By Brian Sears
18 August 2011
Something freakish is happening to English football in the new season – more points are being won away than at home, across all divisions.
Typically you’d expect around 60 per cent of points to be won at home. This season so far, it’s 42 per cent.
Full details are in the table below.
It goes without saying, the season is young, very young. It’s barely up and running with only nine games played in the Premier League and 107 others across the Football League by the end of Wednesday evening, for 116 games in all. That’s only 5.697445972 per cent of the games that will be played this season.
And yet. That’s still 116 games, a decent sample, and incredibly, in all four divisions, more points have been gained by the away sides than the home teams.
It goes against all we know about football.
Take last season, for example. A total of 5,544 points were gained by the 92 league clubs, and 3,261 of those points were gained when the clubs were playing at home – that’s 58.8 per cent of the points.
Interestingly (and for future research), the percentage of home points gained went down through the leagues as crowds got smaller, from 63 per cent in the Premier League to 57 per cent in League Two.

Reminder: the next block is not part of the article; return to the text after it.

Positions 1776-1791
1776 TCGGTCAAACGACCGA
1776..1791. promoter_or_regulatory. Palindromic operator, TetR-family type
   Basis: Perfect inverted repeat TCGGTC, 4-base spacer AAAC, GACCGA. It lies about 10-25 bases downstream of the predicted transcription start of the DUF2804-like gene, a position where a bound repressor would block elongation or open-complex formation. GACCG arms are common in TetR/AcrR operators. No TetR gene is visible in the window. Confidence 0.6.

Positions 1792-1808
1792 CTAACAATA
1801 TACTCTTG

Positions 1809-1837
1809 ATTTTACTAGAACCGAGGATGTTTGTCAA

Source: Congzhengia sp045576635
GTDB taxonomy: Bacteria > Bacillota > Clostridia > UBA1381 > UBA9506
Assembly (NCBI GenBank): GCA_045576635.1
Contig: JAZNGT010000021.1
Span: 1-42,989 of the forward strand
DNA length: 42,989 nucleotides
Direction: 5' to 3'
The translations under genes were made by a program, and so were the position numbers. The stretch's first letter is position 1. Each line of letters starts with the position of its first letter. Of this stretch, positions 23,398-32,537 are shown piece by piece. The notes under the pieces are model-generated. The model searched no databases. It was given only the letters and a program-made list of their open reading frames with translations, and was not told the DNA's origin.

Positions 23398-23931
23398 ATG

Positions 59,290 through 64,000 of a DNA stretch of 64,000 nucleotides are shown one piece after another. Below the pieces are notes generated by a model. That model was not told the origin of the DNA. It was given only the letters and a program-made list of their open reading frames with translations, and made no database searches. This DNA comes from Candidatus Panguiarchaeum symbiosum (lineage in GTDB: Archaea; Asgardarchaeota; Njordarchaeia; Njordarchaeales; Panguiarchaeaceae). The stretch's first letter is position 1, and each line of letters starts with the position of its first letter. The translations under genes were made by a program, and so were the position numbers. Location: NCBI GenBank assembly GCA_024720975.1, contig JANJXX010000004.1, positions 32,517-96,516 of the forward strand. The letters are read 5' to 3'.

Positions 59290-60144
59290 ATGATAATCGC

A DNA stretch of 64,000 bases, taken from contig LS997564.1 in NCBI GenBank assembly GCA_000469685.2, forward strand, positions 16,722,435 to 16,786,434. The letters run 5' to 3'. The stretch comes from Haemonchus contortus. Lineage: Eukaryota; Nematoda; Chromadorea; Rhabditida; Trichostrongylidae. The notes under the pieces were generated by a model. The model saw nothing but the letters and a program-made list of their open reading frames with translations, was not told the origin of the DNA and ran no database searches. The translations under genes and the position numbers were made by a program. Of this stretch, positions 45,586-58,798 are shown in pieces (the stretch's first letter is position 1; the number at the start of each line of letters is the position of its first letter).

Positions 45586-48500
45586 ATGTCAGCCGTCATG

But so far this season 319 points have been gained by the 90 clubs – with Tottenham and Everton yet to begin their campaigns – and only 134 points have come to clubs playing at home. That’s a paltry 42 per cent.
Over the whole of last season only six of the 92 clubs ended up gaining more points on the road than they did at home – in the Championship Hull (36 away 29 at home) and Scunthorpe (22-20); and in League Two Bury (42-39), Macclesfield (30-25), Cheltenham (28-24) and Hereford (30-23).
This season, half of the Football League, so far, are scoring more points on their travels than at home. And in each division there have been more away wins than home wins.
It surely can’t last can it? And why is it happening? Answers on a post card please. Or in a tweet, to @sportingintel